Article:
Instead of providing short term aids to returnee migrants, should not Nepal create opportunities for them here in the country so that they do not have to rely on low paying jobs in foreign lands?
The days were already hard for the migrant workers who were departing to foreign lands in pursuit of earning a living for their family back home. Covid-19 added more troubles to the migrant workers who were already vulnerable even at the normal times.Nepali migrant workers are among the hardest hit population section by the Covid-19 pandemic. Huge numbers of Nepali workers are in Gulf Cooperation Countries (GCC) and Malaysia. While the country has no exact data on the number of Nepalis currently working in labor destination countries, for many years, officials and related stakeholders have been saying that more than 4.5 million Nepali people are working as migrant workers.
Amidst the pandemic, a large number of Nepali migrants in destination countries were left stranded without access to health care, food, accommodation, social protection and return to home facilities. Majority of them were left without job and those with jobs were compelled to work under risk of being infected. Tens of millions of migrant workers, forced to return home empty handed in the wake of Covid-19 pandemic after turning jobless in countries of destinations, face unemployment and poverty in their home countries. Many companies in destination countries—where thousands of Nepalis were employed—were shut down. Most workers faced difficulties in returning after the end of service/ expiry of visa and residential permit in the year 2020 as international flights were suspended after the pandemic outbreak. This made migrant workers more vulnerable.
A number of humanitarian organizations designed various short term supports to assist returnee migrants struggling to acquire basic needs. But is short term assistance the ultimate way out? Surely it is not.
Cases of cash assistance
Ramhari Chaudhary (name changed) who returned to Nepal after losing his job in Malaysia received a call. He was enquired about his present status. He replied that he is again planning to go to Qatar. “I have no skills and I am not educated either. Now I will go to Qatar as my family is in huge debt", shared Ramhari.
While he knows about the emergency cash assistance of Rs10,000, he was not able to get it because he had no bank account to receive the money. He asked about the procedure to open a bank account. He walked five hours to reach the bank and get his job done.
Man Rai (name changed) who returned from Saudi Arabia after losing his job was contacted and queried about his present status. Unlike Ramhari, Man wanted to do something in his own country. But he had no money. “I would start goat farming but poor me, I have no money and there is no one from whom I can borrow”, lamented Man. When informed about the emergency cash assistance of Rs 10,000, he was desperate to get it so that he could buy five goats with that money.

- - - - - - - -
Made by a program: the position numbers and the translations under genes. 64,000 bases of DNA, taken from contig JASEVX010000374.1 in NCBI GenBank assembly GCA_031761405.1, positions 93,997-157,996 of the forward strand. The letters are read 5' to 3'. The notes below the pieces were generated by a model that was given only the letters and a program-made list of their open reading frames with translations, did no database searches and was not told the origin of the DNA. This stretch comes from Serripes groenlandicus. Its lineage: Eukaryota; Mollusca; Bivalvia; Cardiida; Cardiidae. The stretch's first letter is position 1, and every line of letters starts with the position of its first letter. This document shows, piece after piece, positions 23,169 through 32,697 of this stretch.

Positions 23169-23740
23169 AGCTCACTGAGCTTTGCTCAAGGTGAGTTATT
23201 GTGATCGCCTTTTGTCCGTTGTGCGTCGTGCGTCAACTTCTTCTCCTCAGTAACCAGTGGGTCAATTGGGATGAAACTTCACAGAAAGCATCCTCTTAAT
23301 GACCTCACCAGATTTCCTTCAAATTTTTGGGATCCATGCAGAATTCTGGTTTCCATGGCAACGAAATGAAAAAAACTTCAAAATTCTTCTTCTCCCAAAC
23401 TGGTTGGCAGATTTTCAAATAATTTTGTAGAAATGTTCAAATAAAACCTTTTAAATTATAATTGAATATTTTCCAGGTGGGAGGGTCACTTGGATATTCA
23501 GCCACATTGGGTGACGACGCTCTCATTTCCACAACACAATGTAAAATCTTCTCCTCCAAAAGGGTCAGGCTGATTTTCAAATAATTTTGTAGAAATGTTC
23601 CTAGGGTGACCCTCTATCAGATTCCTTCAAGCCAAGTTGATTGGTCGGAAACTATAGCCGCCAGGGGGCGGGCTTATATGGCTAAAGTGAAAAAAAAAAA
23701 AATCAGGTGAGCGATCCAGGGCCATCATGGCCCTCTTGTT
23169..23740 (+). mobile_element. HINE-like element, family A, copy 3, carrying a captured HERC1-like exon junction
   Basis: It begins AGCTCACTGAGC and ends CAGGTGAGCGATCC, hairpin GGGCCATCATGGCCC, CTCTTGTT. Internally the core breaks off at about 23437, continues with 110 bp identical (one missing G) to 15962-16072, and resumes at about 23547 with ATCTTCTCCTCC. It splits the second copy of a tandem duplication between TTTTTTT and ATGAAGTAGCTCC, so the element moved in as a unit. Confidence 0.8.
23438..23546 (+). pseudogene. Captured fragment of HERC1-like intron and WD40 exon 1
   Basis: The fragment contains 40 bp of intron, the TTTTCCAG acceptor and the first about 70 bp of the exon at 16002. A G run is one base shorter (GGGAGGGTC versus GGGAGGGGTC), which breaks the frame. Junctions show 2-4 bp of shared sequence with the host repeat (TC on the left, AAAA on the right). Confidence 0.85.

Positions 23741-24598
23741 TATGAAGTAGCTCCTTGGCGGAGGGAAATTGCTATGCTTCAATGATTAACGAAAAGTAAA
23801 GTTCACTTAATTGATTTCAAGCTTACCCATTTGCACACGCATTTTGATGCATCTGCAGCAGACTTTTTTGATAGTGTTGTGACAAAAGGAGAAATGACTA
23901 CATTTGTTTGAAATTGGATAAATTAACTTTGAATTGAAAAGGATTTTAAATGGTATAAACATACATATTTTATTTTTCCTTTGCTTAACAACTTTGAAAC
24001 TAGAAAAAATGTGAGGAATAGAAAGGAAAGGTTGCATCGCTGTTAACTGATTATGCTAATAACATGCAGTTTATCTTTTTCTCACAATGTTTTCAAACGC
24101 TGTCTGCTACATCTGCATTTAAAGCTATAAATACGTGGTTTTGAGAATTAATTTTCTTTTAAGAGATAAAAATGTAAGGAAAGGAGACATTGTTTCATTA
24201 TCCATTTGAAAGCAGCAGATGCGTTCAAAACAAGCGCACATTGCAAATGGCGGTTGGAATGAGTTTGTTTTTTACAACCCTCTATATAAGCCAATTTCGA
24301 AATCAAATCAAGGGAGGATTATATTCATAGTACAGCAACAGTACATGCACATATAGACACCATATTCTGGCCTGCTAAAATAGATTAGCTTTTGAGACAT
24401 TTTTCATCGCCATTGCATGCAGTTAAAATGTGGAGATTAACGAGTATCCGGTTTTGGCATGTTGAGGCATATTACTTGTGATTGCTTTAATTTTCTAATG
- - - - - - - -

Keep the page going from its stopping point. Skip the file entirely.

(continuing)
Arun Ray Yadav (name changed) returned from Malaysia after he had head injury. His company took him for necessary treatment but later the treatment cost was deducted from his salary. Arun comes from a poor family background, with all the family members dependent on his earning in Malaysia. After the outbreak of Covid-19, the company was shut down all of a sudden because of which Arun had to return to Nepal. When he sought emergency cash assistance, he was asked to produce medical bills and treatment reports. “When I went to a nearby hospital, they said to do a video x-ray but I had no money,” he said. Later, he managed to bring a recommendation letter from ward office to receive the cash assistance.
Short term aids
A number of organizations, especially NGOs, provide short term aids to underprivileged people. Such aids help, but not for a long time. Besides, the beneficiaries seek such support for the future too. Maimonides, the Spanish philosopher, has rightly said: “Give a man a fish and you feed him for a day; teach a man to fish and you feed him for a lifetime.”
Most of the migrant workers in destination countries face contract related issues. Often migrants are not paid wages and they are left without work. At times their residential permit expires but employer takes no step to solve their problem. Despite working for long hours, employers are left without payment. As a result they cannot buy groceries and other basic items. Instead of providing returnees with short term aid, wouldn't it be great if organizations working in the field of migrant workers come together and urge government to create opportunities here itself in the country of origin so that they do not have to rely on low paying jobs in foreign lands?
What can be done?
The government of Nepal should prioritize reintegration of migrants as a nationwide issue by bringing and effectively implementing the plans and policies. According to World Bank’s Migration and Development Brief (2019), five South Asian countries are in the top 20 list of biggest beneficiaries of remittances, with Nepal standing in fourth position in the region. Remittance accounts for 25 percent of Nepal’s GDP.
Local and provincial governments enjoy a lot of political, fiscal, as well as administrative powers. Federal government and provincial governments should provide assistance to the local governments for creating employment opportunities.The families of returnee migrants or returnees themselves should be provided with financial support for agro-based/livestock farming business or setting up small grocery shops, tea shops, tailoring shops etc.
Also returnee migrants should be provided with soft loans since they have no other source of income. Government and aid workers also should focus on eradicating the root causes that leave migrant workers vulnerable. Donors, governments and aid workers should develop a clear understanding regarding who should work where, when and how.